President Biden stepped into office during tumultuous times and with an aggressive agenda. His first few months in office have been a whirlwind of activity aimed at stemming the spread of COVID-19, recharging the economy through various stimulus plans, dealing with China, and taking a more proactive approach on climate change. PGIM brought together a handful of thought leaders to discuss these and other topics in our 2Q Outlooks webinar. Following are some highlights from the webinar.
- Biden is going big: One of the main goals of the massive COVID-19 stimulus package has been to support the economy this year as vaccines are being rolled out. More specifically, the administration is focused on the jobs market and how a jolt to demand can improve the labor backdrop. In fact, the impact of the package is already being felt in the economy; retail sales and household consumption have moved higher on the heels of the stimulus program, including the checks mailed to many Americans. The stimulus program will continue to provide significant support to the economy over the next several quarters and is one factor that will help drive rapid GDP growth this year.
- Inflation in the spotlight: Given the expectations for strong global growth, it’s likely there will be periods where aggregate demand outpaces supply, and in that environment, inflation may creep higher later this year. However, moving into 2022 the economy is likely to cool and demand pressures may ease as fiscal stimulus begins to wear off. In that event, the deep structural factors impacting the economy – aging demographics and high debt levels that restrain demand, among others – will reassert themselves and the post-pandemic economy will likely resemble the pre-pandemic economy.
- China vs. the US: The Biden administration has continued the US policy of staying tough on China, but it remains unclear how ‘Biden tough’ differs from what former President Donald Trump was trying to accomplish. From an investment perspective, both countries ended up doing better than most in dealing with the pandemic and both are currently enjoying strong growth. Longer-term, China has great global ambitions, but demographics may put a brake on the country’s growth. Investors will also need to closely monitor the potential for capital markets restrictions coming out of China.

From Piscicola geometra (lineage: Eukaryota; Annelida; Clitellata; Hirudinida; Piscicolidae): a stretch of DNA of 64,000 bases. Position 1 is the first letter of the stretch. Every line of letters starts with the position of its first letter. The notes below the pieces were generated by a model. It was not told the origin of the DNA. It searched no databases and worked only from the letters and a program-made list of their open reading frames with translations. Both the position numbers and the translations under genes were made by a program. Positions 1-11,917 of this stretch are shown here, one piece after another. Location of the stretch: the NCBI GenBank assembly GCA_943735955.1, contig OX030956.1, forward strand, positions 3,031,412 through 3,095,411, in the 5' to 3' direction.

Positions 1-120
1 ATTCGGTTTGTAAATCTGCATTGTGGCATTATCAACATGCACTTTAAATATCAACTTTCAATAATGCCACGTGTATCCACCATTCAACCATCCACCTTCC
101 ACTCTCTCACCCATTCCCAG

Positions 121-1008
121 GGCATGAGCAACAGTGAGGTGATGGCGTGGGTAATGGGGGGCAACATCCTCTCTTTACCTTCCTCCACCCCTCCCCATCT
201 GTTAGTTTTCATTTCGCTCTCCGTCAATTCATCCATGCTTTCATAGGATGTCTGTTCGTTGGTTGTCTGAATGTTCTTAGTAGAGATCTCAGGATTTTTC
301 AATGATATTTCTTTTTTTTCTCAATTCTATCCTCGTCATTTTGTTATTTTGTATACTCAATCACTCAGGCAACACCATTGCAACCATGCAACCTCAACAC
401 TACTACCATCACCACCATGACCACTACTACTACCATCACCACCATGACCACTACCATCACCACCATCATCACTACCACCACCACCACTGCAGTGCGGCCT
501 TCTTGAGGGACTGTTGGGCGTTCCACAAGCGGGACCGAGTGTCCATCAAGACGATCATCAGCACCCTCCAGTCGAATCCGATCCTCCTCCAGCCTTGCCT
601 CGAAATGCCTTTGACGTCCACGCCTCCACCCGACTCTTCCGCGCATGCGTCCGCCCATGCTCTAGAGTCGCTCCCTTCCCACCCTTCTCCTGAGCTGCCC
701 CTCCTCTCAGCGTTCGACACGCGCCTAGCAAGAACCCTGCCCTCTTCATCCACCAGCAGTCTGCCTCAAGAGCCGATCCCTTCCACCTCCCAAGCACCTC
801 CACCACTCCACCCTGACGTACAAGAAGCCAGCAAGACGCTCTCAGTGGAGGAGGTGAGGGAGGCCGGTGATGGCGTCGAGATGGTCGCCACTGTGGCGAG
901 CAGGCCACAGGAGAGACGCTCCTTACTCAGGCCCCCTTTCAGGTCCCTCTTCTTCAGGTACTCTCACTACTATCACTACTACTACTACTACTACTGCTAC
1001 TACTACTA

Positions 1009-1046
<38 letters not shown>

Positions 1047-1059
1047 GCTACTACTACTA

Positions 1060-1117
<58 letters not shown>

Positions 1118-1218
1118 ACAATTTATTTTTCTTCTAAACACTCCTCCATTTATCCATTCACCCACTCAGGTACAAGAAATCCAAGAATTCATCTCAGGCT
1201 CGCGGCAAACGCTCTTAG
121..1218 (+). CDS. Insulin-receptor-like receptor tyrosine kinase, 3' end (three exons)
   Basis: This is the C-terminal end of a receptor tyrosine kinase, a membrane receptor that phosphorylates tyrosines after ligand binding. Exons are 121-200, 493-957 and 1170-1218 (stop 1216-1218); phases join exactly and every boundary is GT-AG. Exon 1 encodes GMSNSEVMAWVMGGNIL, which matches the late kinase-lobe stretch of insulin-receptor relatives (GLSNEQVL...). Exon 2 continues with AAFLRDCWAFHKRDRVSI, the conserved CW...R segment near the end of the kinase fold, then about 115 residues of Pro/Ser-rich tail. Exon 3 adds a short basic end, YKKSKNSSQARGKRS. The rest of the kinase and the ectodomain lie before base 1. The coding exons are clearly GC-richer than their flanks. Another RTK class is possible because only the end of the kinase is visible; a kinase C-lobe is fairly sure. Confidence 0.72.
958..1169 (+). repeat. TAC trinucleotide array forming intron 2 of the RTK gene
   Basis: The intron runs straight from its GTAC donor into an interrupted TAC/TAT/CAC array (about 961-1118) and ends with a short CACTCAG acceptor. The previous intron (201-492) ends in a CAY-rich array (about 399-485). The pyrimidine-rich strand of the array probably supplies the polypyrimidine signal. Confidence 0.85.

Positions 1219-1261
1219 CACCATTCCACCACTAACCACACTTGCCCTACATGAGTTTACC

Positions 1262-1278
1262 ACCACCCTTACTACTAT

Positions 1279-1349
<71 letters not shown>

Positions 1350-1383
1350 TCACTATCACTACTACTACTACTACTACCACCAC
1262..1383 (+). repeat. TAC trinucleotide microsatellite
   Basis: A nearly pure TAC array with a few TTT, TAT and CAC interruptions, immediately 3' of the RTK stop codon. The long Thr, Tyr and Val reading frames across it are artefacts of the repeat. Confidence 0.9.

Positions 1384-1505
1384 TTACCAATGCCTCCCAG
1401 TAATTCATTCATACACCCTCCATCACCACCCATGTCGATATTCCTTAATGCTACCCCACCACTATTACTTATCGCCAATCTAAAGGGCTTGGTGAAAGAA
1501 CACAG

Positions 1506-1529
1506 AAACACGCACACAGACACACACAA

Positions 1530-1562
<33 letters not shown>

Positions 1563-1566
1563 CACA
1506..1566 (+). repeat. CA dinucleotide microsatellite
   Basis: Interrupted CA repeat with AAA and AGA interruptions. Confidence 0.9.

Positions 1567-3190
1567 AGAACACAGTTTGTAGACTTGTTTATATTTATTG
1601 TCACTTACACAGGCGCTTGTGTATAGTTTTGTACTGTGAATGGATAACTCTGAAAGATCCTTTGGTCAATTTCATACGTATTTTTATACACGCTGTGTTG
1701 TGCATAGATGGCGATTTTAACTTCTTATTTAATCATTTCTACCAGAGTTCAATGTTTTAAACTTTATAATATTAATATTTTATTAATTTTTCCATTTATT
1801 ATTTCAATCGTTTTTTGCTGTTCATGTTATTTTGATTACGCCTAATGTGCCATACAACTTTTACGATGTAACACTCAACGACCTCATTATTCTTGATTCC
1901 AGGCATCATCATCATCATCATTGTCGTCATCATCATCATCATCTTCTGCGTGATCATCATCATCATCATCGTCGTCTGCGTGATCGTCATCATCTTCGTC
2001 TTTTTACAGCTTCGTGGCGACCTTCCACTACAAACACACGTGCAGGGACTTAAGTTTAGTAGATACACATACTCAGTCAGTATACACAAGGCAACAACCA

- Spending on climate: Combatting climate change is becoming consensus on many different levels, and capital markets are increasingly focused on ESG while consumers are becoming more aware of the sustainable movement. The opportunities presented as the world addresses climate change are substantial; indeed, among the fastest growing job categories is clean energy. Government spending can play a role in the transition to a new economy, but that spending needs to be carefully thought out, with strong governance to ensure it’s delivering what is expected.
- Infrastructure with an eye on productivity: President Biden has proposed a bold program far beyond roads and bridges and it’s likely the administration won’t accept a final plan that’s less than $2 trillion. If the US can jumpstart its productivity growth it will go a long way to supporting strong growth with low inflation.